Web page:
When the Duke of Argyll, who is a lover of the birds and a good ornithologist, was in this country, he got the impression that our song-birds were inferior to the British, and he refers to others of his countrymen as of like opinion. No wonder he thought our robin inferior in power to the missel thrush, in variety to the mavis, and in melody to the blackbird! Robin did not and could not sing to his ears the song he sings to ours. Then it is very likely true that his grace did not hear the robin in the most opportune moment and season, or when the contrast of his song with the general silence and desolation of nature is the most striking and impressive. The nightingale needs to be heard at night, the lark at dawn rising to meet the sun; and robin, if you would know the magic of his voice, should be heard in early spring, when, as the sun is setting, he carols steadily for ten or fifteen minutes from the top of some near tree. There is perhaps no other sound in nature; patches of snow linger here and there; the trees are naked and the earth is cold and dead, and this contented, hopeful, reassuring, and withal musical strain, poured out so freely and deliberately, fills the void with the very breath and presence of the spring. It is a simple strain, well suited to the early season; there are no intricacies in it, but its honest cheer and directness, with its slight plaintive tinge, like that of the sun gilding the treetops, go straight to the heart. The compass and variety of the robin's powers are not to be despised either. A German who has great skill in the musical education of birds told me what I was surprised to hear, namely, that our robin surpasses the European blackbird in capabilities of voice.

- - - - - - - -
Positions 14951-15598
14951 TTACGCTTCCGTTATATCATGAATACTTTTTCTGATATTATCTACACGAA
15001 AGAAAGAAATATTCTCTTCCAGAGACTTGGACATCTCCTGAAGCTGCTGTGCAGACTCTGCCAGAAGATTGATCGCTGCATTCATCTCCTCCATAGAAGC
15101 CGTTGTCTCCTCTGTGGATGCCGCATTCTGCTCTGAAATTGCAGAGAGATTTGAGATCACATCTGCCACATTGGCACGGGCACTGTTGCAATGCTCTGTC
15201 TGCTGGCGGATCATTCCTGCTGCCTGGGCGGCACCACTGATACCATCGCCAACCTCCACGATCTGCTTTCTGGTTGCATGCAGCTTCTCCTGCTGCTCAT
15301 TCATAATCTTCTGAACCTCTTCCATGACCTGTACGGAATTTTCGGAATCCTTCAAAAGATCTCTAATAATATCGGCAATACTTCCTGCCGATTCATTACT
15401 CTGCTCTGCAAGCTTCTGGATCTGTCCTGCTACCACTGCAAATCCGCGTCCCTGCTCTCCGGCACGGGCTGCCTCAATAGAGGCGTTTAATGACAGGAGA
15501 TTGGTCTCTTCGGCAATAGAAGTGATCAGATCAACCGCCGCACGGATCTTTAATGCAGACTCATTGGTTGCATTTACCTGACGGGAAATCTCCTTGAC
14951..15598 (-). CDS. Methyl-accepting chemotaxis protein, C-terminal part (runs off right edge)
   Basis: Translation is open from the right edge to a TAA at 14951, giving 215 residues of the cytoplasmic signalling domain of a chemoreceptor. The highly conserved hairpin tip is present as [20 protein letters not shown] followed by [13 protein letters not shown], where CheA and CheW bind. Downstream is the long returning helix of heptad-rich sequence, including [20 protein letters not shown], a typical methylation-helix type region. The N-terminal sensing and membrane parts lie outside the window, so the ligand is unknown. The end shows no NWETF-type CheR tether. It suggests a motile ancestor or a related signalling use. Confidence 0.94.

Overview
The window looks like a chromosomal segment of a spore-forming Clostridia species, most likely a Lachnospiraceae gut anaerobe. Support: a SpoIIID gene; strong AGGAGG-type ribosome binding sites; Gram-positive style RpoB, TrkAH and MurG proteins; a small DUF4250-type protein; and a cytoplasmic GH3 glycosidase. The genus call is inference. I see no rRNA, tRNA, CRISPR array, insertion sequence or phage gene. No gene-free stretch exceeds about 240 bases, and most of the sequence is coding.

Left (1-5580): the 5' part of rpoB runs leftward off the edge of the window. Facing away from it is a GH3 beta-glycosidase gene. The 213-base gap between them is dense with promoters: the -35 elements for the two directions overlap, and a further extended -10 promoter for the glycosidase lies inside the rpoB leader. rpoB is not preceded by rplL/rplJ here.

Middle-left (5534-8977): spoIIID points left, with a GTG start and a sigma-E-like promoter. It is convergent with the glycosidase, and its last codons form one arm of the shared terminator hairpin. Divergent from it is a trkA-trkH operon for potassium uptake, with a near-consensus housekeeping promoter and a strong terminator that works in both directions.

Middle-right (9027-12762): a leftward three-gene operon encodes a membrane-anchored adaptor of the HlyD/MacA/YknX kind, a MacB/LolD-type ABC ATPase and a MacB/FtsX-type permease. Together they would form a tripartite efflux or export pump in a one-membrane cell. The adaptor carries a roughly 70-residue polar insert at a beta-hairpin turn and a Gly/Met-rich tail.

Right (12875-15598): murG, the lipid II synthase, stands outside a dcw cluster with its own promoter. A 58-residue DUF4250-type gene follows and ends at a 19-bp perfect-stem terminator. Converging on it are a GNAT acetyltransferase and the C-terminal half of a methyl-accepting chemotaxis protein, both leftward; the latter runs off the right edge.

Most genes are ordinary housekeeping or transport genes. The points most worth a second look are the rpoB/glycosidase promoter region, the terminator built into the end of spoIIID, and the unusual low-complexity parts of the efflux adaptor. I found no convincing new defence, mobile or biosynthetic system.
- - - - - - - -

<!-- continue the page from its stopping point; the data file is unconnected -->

The duke does not mention by name all the birds he heard while in this country. He was evidently influenced in his opinion of them by the fact that our common sandpiper appeared to be a silent bird, whereas its British cousin, the sandpiper of the lakes and streams of the Scottish Highlands, is very loquacious, and the "male bird has a continuous and most lively song." Either the duke must have seen our bird in one of its silent and meditative moods, or else, in the wilds of Canada where his grace speaks of having seen it, the sandpiper is a more taciturn bird than it is in the States. True, its call-notes are not incessant, and it is not properly a song-bird any more than the British species is; but it has a very pretty and pleasing note as it flits up and down our summer streams, or runs along on their gray, pebbly, and boulder-strewn shallows. I often hear its calling and piping at night during its spring migratings. Indeed, we have no silent bird that I am aware of, though our pretty cedar-bird has, perhaps, the least voice of any. A lady writes me that she has heard the hummingbird sing, and says she is not to be put down, even if I were to prove by the anatomy of the bird's vocal organs that a song was impossible to it. Argyll says that, though he was in the woods and fields of Canada and of the States in the richest moment of the spring, he heard little of that burst of song which in England comes from the blackcap, and the garden warbler, and the whitethroat, and the reed warbler, and the common wren, and (locally) from the nightingale. There is no lack of a burst of song in this country (except in the remote forest solitudes) during the richest moment of the spring, say from the 1st to the 20th of May, and at times till near midsummer; moreover, more bird-voices join in it, as I shall point out, than in Britain; but it is probably more fitful and intermittent, more confined to certain hours of the day, and probably proceeds from throats less loud and vivacious than that with which our distinguished critic was familiar. The ear hears best and easiest what it has heard before. Properly to apprehend and appreciate bird-songs, especially to disentangle them from the confused murmur of nature, requires more or less familiarity with them. If the duke had passed a season with us in some one place in the country, in New York or New England, he would probably have modified his views about the silence of our birds.